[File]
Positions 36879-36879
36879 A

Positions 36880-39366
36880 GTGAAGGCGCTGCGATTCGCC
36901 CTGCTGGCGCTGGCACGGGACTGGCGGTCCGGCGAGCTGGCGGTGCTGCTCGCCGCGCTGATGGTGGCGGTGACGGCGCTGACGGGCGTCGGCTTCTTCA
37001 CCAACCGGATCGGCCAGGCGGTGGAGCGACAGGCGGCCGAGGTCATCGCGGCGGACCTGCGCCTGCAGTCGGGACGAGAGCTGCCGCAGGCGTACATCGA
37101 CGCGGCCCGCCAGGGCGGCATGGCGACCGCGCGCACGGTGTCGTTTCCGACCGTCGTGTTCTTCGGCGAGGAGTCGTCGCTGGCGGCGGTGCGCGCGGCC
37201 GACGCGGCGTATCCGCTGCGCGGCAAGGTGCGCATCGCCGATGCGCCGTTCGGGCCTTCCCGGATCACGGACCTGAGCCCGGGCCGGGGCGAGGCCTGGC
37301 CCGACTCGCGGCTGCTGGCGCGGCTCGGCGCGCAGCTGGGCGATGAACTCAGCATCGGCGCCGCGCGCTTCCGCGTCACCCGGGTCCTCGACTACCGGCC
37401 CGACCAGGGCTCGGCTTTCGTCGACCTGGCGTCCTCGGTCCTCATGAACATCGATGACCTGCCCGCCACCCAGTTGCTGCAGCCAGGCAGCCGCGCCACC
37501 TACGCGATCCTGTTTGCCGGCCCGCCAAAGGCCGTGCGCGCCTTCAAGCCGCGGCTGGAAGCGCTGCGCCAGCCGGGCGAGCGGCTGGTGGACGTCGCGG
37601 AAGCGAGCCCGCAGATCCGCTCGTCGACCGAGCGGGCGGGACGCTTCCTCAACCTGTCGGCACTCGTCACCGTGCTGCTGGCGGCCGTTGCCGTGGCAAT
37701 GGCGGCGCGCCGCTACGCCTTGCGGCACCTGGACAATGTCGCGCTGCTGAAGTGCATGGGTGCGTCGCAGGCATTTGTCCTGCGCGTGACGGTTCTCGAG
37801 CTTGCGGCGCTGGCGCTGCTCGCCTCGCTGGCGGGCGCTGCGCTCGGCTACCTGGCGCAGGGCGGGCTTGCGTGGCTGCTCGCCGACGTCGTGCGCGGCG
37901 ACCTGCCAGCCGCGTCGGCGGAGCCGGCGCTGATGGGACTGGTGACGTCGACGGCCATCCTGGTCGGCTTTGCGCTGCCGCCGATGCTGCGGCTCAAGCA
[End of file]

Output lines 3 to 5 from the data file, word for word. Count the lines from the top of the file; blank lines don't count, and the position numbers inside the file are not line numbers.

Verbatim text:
Positions 36880-39366
36880 GTGAAGGCGCTGCGATTCGCC
36901 CTGCTGGCGCTGGCACGGGACTGGCGGTCCGGCGAGCTGGCGGTGCTGCTCGCCGCGCTGATGGTGGCGGTGACGGCGCTGACGGGCGTCGGCTTCTTCA